In terms of the methodology, we applied a novel approach to enable the projection of obesity into the long-term future. Most previous obesity projections considered the short-term future only [6-14] and used methodologies not designed to generate reliable long-term estimates. For example, linear extrapolations of past trends in obesity prevalence [6, 14-17] tend to generate unrealistically high obesity prevalence levels for the long-term future. Instead of extrapolating past trends in obesity prevalence, we extrapolated changes in these trends (first-order differences), and consequently projected declines in obesity prevalence in the long term. These projected long-term declines are in line with the wave-shaped obesity epidemic model proposed by Xu and Lam , the fourth stage of the conceptual model of the obesity transition proposed by Jaacks et al. , and the decline in obesity prevalence among children observed in many developed countries [25-27].
However, the assumption that obesity is an epidemic with an underlying wave pattern has been debated  and is not set in stone. For example, some scholars have argued that previous studies reporting decelerating increases have misinterpreted the data due to bias, and that any stagnation is temporary and will be followed by further increases . But evidence showing that obesity has been declining among children in many developed countries [25-27] bolsters the claim that obesity is a wave-shaped epidemic, as these cohorts of leaner children will likely grow into leaner adults . Moreover, our finding that the increases in obesity between 1990 and 2016 were decelerating for all countries under study is an important observation that is in line with the wave-shaped epidemic model. However, to ensure that this decelerating trend leads to a leveling off, followed by a decline in obesity in the long run, effective, ongoing public health action aimed at tackling obesity is required.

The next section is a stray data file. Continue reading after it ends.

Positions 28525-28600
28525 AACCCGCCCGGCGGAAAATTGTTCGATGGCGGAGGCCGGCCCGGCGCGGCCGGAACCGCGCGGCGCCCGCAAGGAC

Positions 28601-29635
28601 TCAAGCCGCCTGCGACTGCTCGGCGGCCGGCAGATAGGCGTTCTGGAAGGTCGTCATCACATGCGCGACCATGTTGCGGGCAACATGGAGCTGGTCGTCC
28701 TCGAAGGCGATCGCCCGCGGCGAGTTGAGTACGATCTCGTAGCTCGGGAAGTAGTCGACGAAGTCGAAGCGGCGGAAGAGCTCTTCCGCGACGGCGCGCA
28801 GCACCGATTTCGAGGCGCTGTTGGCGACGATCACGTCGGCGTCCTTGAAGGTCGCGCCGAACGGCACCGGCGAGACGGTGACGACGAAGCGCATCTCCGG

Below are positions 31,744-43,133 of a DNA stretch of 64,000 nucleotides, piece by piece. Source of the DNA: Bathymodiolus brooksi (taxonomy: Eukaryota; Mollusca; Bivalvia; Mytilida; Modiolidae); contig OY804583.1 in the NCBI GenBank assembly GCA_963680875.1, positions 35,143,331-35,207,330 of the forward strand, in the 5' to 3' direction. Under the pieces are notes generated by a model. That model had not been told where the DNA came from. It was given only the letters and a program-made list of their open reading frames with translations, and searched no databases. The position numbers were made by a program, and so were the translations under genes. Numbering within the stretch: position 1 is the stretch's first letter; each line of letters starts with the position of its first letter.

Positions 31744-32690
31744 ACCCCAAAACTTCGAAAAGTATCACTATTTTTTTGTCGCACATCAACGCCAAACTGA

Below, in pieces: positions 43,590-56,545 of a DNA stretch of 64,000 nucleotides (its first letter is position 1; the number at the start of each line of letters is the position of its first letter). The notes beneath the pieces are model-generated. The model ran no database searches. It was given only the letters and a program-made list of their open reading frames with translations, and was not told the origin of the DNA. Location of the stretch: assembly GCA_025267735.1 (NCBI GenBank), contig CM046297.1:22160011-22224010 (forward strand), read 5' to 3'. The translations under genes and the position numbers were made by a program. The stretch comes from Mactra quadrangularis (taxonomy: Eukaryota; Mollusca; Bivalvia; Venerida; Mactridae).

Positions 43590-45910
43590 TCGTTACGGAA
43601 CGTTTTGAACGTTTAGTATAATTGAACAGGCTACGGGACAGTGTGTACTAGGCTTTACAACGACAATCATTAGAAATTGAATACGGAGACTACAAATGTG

We applied one model for the sex-specific populations of 18 European countries and the USA to obtain obesity estimates for the long-term future that can be readily compared between the different countries. So far, the comparison of obesity projection outcomes was hampered by the use of different data, methodologies, and underlying assumptions. For the projection of obesity prevalence in individual countries, however, it may be beneficial to include country-specific information on the determinants of (trends in) obesity prevalence in the model.
We modeled and projected obesity prevalence using age-period modeling and projecting. This often-used approach accounts for age-specific differences in obesity prevalence and differences over (calendar) time. However, it does not capture differences in obesity prevalence between birth cohorts or generations, even though recent studies have clearly demonstrated the importance of including the cohort dimension (next to age and period) in analyses of obesity prevalence trends [42-44] and obesity-attributable mortality . We decided to apply age-period modeling mainly because the application of age-period-cohort modeling to the data resulted in unrealistically similar cohort patterns for the different countries. This problem likely arose because the data were estimated using a model that included only the age and period dimensions . We recommend that future obesity projections include the cohort dimension in obesity projections. For our projection approach, this would mean extending the underlying model and appropriately projecting the population-specific cohort parameters.